“The introduction of rational approaches for the environmental risk assessment of non-native control agents is an essential step in the wider application of biological control. Future success is strongly dependent on a greater level of investment in research and development by governments and related organizations that are committed to a reduced reliance on chemical control. Biological control is a key component of a ‘systems approach’ to integrated pest management, to counteract insecticide-resistant pests, withdrawal of chemicals, and minimize the usage of pesticides. (J. S. Bale et al., 2007) [2]”

When the pressure to be sustainable is added to biological control in agriculture, we consider the potential of biological control tools and materials, which can significantly compensate for integrated pest management (IPM) programs. The main issue is that the production of a 100% organic product without pesticides and chemical fertilizers requires very effective biological control tools.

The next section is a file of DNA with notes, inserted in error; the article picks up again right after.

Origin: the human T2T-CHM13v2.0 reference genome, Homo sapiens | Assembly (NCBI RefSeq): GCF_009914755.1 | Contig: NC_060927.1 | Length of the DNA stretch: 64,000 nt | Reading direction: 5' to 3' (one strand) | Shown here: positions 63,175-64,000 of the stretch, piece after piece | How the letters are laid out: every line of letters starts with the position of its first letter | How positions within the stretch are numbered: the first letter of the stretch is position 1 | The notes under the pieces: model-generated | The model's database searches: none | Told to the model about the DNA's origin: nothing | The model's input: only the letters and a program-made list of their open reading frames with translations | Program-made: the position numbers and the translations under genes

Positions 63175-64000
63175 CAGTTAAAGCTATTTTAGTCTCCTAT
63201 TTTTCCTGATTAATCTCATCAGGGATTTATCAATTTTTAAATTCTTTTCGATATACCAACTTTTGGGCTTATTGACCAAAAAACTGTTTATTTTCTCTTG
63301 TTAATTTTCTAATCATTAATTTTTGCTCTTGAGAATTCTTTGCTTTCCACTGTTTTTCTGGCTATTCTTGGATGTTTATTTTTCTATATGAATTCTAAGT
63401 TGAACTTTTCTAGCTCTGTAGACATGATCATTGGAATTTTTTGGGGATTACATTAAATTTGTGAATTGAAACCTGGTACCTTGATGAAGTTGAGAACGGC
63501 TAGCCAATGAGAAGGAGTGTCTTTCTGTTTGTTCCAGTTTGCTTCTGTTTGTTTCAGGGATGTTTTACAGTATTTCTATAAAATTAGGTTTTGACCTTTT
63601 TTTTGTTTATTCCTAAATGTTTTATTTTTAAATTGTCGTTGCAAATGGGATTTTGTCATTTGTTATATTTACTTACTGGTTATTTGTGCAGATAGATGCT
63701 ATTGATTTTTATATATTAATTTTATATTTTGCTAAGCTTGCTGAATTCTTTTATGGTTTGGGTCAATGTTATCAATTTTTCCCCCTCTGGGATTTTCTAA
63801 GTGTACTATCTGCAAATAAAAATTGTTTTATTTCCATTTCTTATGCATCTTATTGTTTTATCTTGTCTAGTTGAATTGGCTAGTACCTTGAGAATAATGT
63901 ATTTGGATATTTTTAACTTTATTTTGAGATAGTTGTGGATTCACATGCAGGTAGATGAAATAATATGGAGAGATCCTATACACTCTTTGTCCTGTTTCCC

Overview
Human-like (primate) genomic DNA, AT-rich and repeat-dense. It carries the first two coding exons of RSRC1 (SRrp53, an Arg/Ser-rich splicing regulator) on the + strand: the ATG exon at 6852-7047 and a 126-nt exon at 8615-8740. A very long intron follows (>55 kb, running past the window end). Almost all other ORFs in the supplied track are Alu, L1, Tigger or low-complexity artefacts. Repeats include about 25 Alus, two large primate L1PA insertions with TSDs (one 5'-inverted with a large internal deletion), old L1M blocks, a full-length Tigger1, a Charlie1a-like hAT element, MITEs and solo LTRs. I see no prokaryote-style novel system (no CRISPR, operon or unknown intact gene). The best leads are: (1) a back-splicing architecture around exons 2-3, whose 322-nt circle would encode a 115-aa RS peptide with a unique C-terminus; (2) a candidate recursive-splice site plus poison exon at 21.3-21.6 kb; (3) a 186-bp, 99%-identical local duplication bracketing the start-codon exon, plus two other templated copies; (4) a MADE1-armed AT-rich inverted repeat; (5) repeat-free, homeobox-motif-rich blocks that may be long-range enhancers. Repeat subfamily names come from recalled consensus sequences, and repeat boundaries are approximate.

The use of pheromones, traps, biopesticides, organic fertilizers, multifunctional compounds enhances compelling examples in the field of biological control. For instance, a study concerning biological control of storage pests (after harvest) found it that “the results concerning the efficacy, specificity, and applicability support the inclusion of biological control in integrated pest management programs in Stored Product Protection (SPP). The integration of different methods shows great promise in Stored Product Protection (SPP). A residue-free and environmentally-sound system could be achieved, for example, by the combination of hygiene, monitoring, biological control, and modified atmospheres. Moreover, if the whole economic picture, including ecological aspects, is considered, and biological control methods are fully explored; the position of biological control within integrated pest management in stored-product protection strengthens. (M. Scholler et al., 1997) [3]”

Pheromones have been one of the most common biological control methods in recent years. The unique properties of these pheromones are regulated based on the pest's life cycle and are set according to the type of pest life. A variety of sex pheromones and pheromones compatible with insect behavior can contribute to the development of sustainable agriculture in the production of healthy and organic products. Some products without the need to use pesticides have brought the population of pests below the economic injury level.